5. Seriously, resort fee for hotel in Nebraska? You’ve got to be kidding me, good move on Nebraska AG, hopefully other AG from other states will start sueing these hotels. I’m a Hilton royalist but screw them for practicing this deceptive pricing bs.

  6. This is good and bad at the same time for hyatt globalist. There are hotels where the room rate is $100 and the resort fee is $55, thanks to the globalist perk I only pay $100. Now without the fee they are gonna increase the price to $155 and that sucks

  7. You know that an issue requires government intervention when Republicans and Democrats both call for stopping it. Glad to see momentum picking up against resort fees. Businesses are able to get away with way too much deception and overcharging. Hopefully we can end resort fees and “send them back” to where they came from – the consumers who got ripped off by the big hotel chains!

  8. @Tom sez: “Someone needs to sue Hyatt as well for resort fees.”

    It is not necessary. The proverbial Pandora’s box was opened when the DC AG sued Marriott over this ridiculous practice. The lawsuit against Hilton is just the exclamation mark. The days of resort fees not being part of the total room rates quoted are numbered because both Hilton and Marriott will lose their respective lawsuit and, in a domino effect, standalone resort fees will be outlawed throughout the US, and not too soon because the practice has been illegal in other western democracies, like, forever. Here is what wiki says:

    Australia
    In Australia, under the Australian Consumer Law, it is illegal to charge, or even advertise it is a requirement to pay, mandatory fees (including resort fees), if they were not reflected in a total cost as a single figure at the time of booking. Under Australian law, any fees that are mandatory and are able to be calculated, including resort fees, must be included as a part of the total price in a single figure at the time of booking, deliberately doing otherwise are grounds for prosecution for misleading and unconscionable conduct.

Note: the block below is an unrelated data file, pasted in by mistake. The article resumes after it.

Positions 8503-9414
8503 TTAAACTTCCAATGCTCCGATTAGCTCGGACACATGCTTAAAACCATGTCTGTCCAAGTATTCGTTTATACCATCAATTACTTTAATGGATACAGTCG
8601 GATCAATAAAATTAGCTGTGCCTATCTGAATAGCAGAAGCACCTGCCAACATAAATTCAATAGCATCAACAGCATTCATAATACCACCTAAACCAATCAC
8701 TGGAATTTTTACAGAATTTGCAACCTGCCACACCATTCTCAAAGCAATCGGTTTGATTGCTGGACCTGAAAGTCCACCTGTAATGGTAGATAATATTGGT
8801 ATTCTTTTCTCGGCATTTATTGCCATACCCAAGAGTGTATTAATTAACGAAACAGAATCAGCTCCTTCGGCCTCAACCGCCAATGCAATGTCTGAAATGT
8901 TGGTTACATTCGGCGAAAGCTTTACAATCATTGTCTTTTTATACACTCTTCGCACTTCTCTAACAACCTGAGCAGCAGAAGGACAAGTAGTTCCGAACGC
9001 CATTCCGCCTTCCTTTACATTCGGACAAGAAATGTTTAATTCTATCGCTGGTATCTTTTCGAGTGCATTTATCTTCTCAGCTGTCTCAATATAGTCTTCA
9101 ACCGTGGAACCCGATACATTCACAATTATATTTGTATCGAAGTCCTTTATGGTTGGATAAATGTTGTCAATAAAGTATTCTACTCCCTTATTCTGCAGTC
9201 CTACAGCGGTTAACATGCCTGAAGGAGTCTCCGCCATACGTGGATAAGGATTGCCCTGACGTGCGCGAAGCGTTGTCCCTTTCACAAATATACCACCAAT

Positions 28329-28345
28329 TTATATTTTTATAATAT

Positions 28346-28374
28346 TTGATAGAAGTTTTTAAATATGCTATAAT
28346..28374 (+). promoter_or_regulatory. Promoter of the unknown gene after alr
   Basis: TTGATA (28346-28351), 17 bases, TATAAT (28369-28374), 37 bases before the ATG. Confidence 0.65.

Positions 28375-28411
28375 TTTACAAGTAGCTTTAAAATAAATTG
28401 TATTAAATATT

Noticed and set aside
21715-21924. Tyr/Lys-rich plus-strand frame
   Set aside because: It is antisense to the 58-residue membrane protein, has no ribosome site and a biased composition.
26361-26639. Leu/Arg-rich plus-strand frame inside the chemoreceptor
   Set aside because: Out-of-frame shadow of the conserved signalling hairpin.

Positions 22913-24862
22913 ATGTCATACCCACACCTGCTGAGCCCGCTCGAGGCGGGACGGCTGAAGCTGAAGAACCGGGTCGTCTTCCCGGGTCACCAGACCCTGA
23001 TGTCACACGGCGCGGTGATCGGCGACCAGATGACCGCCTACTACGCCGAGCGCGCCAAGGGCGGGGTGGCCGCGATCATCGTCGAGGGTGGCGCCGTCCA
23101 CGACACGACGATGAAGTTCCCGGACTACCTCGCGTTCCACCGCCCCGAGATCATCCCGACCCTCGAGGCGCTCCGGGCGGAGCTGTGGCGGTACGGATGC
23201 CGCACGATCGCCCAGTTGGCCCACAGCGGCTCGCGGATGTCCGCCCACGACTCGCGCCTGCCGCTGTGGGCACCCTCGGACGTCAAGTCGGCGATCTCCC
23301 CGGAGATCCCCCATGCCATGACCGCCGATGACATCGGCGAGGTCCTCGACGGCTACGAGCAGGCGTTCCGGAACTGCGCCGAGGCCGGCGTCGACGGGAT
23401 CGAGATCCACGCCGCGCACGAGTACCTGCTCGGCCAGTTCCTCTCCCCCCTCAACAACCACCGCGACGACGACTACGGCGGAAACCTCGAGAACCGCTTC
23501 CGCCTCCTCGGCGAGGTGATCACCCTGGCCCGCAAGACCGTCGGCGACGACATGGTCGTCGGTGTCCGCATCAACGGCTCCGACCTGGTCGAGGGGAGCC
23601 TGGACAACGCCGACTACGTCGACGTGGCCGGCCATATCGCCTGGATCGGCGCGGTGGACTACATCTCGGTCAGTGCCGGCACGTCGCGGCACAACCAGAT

Europe
    In the European Economic Area, which comprises the European Union plus three more countries, Articles 5(1)(c) and 6(1)(e) of Directive 2011/83/EU (Consumer Rights Directive) require businesses to quote “the total price of the goods or services inclusive of taxes”. Therefore, it is unlawful to charge or advertise unavoidable fees and taxes that are not included within the total room rate, such as resort fees and city taxes. The legislation also applies when booking non-EEA accommodation via EEA-based travel agents and web sites, which are bound by the same requirement to quote the “total price”.
    ________________________

    This part of the EU legislation is interesting: “The legislation also applies when booking non-EEA accommodation via EEA-based travel agents and web sites, which are bound by the same requirement to quote the “total price”.”

    Does that mean that if I book stays at resorts in the US using an EEA-based Hilton wed site, I would get rates that are inclusive of resort fees even now?

  9. I’m sure the fees won’t go away. Instead they will start displaying them more clearly and have to charge taxes on the fees. So we get screwed in the end. Hotels aren’t going to let these fees go away.

  10. @Marsh — Hotels can set whatever room rates they wish. That is not why they are being sued. In other words, the lawsuits are not intended to force hotels to stop charging resort fees. Rather, the lawsuits are meant to force hotels to be honest and reveal the true costs of stays, instead of costs with hidden but mandatory ‘resort fees’ that try to make room rates seem cheaper…